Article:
2019 Career Panel: Careers in Academia

2019 Career Panel: Careers in Academia

by Senegal Carty, GMS PhD Trainee

Date: April 3, 2019
Dr. Kelly Conn; Associate Teaching Professor, Graduate School of Education at Northeastern University
Dr. Dennis Jones; BUSM Nancy L.R. Bucher Assistant Professor, Department of Pathology and Laboratory Medicine
Dr. Kathryn Martin; BU Precollege STEM Program Manager
Dr. Elizabeth R. Whitney; BUSM Assistant Professor Department of Anatomy & Neurobiology

After gaining an intimate knowledge of how to navigate an academic environment, many doctoral degree holders have the skills and desire to guide others along the path to building an illustrious career in the sciences. At the panel discussion on careers in academia organized by BU’s BEST and led by Dr. Barbara Schreiber, Associate Professor of Biochemistry and co-PI (along with Dr. Linda Hyman, Associate Provost of Graduate Medical Sciences) of BU’s BEST, four professionals from different areas of academia spoke about what their jobs mean to them and their paths to success. Dr. Kathryn Martin, Precollege STEM Program Manager at BU, encourages young minds to join the scientific community by organizing summer programs for high school students. Dr. Elizabeth Whitney, Assistant Professor in BU’s Department of Anatomy and Neurobiology, teaches both dental and medical students. She also mentors students who are learning to become educators themselves and heads a lab that focuses on the neuropathology of autism. Dr. Kelly Conn, Associate Teaching Professor at the Graduate School of Education at Northeastern University, helps to train STEM educators on an international level – she teaches students based within the U.S. and in Hong Kong. Dr. Dennis Jones, BUSM Nancy L.R. Bucher Assistant Professor, recently joined the Department of Pathology and Laboratory Medicine as a Principal Investigator and will be heading a lab focused on the lymphatic system’s involvement in cancer progression in addition to giving lectures.

For Dr. Martin, an experience mentoring an undergrad was a clue that a career in academia might be right for her. “I really enjoyed building relationships with students,” she explained. After her PhD, she sought a high school teaching position and, through an informational interview, became well-placed to take a position as a substitute teacher, eventually working her way up to full-time. Her experience with high school students is now an excellent asset in her work. Dr. Martin’s response to an audience member’s question about the best piece of advice she had ever been given was, “If you don’t tell your story then someone else will impose it on you.” She explained that as a PhD graduate with unconventional career goals, it was important for her to counter other people’s preconceptions of what positions doctoral degree holders can and should hold.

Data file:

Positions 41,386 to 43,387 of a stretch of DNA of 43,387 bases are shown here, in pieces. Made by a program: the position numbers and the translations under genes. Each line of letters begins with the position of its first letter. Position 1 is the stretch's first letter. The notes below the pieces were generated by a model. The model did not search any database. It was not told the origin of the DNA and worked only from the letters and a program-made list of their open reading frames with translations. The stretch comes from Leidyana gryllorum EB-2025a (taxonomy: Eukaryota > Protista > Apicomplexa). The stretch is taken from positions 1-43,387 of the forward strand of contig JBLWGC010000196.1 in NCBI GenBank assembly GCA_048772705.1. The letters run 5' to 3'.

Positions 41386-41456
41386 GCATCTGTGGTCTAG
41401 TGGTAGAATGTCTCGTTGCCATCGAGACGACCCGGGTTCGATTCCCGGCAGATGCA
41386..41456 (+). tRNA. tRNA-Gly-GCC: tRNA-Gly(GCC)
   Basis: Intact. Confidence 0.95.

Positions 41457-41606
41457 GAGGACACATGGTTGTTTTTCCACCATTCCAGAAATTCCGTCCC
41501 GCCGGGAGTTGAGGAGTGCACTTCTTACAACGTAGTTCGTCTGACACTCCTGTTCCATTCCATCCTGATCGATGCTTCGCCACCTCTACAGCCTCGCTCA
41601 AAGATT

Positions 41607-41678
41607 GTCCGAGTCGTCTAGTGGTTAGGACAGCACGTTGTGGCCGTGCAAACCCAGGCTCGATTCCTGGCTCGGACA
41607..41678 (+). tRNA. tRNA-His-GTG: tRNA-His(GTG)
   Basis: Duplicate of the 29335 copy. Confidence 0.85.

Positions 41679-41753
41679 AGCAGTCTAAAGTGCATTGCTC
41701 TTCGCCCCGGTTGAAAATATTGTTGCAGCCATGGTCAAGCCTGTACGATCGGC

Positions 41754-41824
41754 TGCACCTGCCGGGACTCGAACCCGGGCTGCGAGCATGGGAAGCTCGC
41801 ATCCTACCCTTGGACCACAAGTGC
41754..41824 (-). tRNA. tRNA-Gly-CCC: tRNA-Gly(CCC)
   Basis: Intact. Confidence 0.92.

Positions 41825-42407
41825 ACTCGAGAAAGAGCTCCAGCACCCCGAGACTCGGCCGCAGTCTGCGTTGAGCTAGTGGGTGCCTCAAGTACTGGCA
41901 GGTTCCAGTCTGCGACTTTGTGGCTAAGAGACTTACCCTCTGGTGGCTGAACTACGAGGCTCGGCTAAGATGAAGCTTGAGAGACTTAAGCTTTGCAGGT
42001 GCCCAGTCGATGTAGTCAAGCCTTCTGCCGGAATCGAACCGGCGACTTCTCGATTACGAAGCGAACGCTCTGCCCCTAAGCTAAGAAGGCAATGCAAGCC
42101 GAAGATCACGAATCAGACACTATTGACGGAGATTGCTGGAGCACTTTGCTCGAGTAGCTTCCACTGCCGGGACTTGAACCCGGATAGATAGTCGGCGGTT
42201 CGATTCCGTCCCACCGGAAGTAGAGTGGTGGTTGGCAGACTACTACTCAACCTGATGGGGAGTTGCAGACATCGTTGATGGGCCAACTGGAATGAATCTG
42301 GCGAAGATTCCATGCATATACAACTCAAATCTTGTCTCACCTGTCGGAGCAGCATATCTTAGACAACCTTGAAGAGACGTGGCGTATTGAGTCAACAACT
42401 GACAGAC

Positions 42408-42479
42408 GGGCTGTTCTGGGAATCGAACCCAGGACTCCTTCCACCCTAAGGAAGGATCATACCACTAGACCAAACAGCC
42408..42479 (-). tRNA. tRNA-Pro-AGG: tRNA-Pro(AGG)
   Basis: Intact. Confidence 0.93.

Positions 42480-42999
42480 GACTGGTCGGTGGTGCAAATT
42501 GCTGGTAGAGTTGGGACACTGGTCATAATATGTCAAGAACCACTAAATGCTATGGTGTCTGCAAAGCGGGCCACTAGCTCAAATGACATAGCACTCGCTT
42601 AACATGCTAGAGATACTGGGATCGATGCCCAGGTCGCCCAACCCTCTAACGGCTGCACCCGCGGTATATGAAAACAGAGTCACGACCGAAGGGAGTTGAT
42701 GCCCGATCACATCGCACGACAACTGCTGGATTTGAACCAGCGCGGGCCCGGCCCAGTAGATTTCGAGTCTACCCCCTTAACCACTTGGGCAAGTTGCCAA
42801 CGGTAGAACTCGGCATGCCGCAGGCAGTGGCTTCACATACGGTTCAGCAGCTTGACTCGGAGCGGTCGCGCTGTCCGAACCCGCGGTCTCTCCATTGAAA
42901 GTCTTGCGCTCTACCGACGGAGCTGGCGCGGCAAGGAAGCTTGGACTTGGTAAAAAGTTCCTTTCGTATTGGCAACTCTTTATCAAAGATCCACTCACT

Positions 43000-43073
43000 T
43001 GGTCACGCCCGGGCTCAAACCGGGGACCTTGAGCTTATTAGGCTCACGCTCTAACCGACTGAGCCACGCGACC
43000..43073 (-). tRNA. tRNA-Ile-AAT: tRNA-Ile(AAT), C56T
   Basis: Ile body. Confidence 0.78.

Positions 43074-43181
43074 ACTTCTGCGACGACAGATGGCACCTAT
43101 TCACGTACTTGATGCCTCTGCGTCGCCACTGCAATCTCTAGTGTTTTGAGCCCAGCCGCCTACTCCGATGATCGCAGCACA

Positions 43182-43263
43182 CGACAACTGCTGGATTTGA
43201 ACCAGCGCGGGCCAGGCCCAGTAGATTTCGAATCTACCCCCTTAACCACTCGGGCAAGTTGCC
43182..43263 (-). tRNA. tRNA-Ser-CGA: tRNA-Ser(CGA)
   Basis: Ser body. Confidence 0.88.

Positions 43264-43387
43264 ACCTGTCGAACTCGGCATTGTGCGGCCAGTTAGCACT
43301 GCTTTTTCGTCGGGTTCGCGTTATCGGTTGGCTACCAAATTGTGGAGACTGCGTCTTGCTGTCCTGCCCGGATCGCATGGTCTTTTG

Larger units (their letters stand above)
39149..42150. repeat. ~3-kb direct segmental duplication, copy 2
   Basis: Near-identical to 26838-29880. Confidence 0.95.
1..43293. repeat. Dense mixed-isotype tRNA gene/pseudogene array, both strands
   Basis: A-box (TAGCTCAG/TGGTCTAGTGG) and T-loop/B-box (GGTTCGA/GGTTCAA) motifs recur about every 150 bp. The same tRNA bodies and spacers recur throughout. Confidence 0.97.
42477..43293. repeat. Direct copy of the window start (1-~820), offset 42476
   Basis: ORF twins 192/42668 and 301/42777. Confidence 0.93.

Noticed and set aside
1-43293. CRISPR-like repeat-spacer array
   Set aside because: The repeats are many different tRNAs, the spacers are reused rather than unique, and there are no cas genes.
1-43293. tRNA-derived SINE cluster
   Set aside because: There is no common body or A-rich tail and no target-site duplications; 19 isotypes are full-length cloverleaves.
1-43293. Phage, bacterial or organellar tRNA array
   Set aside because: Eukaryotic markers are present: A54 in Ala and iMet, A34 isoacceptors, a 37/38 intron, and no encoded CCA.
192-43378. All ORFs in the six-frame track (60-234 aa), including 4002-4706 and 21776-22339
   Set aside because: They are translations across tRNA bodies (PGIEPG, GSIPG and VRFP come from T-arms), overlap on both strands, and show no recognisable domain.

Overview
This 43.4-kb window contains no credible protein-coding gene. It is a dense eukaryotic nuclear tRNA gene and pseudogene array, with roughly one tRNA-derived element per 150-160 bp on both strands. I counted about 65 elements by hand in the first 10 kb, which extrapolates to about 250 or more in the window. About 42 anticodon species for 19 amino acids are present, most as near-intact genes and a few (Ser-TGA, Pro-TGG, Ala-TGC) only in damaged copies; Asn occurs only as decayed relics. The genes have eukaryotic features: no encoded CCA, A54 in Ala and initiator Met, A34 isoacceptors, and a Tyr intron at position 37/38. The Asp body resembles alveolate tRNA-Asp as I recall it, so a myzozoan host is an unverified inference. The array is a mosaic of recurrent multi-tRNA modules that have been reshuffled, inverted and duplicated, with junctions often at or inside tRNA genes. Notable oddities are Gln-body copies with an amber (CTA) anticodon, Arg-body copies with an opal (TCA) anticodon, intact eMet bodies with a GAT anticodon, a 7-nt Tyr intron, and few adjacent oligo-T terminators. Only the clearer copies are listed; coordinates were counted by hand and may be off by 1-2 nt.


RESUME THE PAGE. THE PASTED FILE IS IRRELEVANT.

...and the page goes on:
Dr. Whitney’s journey into academia is another that some would consider unusual – before her PhD, she worked as a physical therapist at Massachusetts General Hospital and volunteered as a Gross Anatomy teaching assistant at Simmons College. During her time as a TA, she also gave some lectures and was hired at Simmons the year after she began her volunteer work – a turning of events that shows the value of her advice to the audience to “Be willing to volunteer and do something that’s not your dream job”. Eager to learn more about basic science, she later applied to Boston University’s School of Medicine, earned her PhD in Anatomy and Neurobiology and was hired as a professor soon after.

For Dr. Kelly Conn, who discovered her love of teaching while helping to establish labs in township schools in South Africa, intercultural competence and a passion for social justice are crucial for her line of work. Her zeal for nurturing young minds was apparent as she described volunteering at her children’s school to help foster their love of science. Dr. Conn transitioned to her current line of work from a position as principal investigator of a lab that focused on Parkinson’s disease research. Leaving basic science was not a simple choice for her after years of working towards that type of career, but for Dr. Conn, the rewards of applied science were worth the switch. One of these is the clear progress she can see her students make as she implements ever-improving teaching strategies, which is very different from the slower advancement of basic science. “I can go in and see change every day,” she said.

Dr. Dennis Jones, who took his position as assistant professor just last November, holds a PhD in Immunobiology from Yale and did postdoctoral training at Massachusetts General Hospital. Eager to explore his options, he took advantage of an opportunity to spend nine months working at an intellectual property law firm during his postdoc. “I think graduate school should be a time of introspection,” he said, encouraging the audience to truly get to know themselves before deciding on a career. Although he decided against going into law, the experience taught Dr. Jones to write with care and precision, a skill that he utilizes regularly.

For graduate students, teaching often becomes a significant part of their work as they take on mentorship positions. Through writing grants and giving presentations, PhD students also learn how to communicate complex concepts to a range of audiences. These skills, along with others gained through opportunities such as internships and volunteering, clearly served all the panelists well in their diverse career journeys into academia. Their inspiring stories gave the audience a wealth of ideas on how to make the most of their own time in graduate school.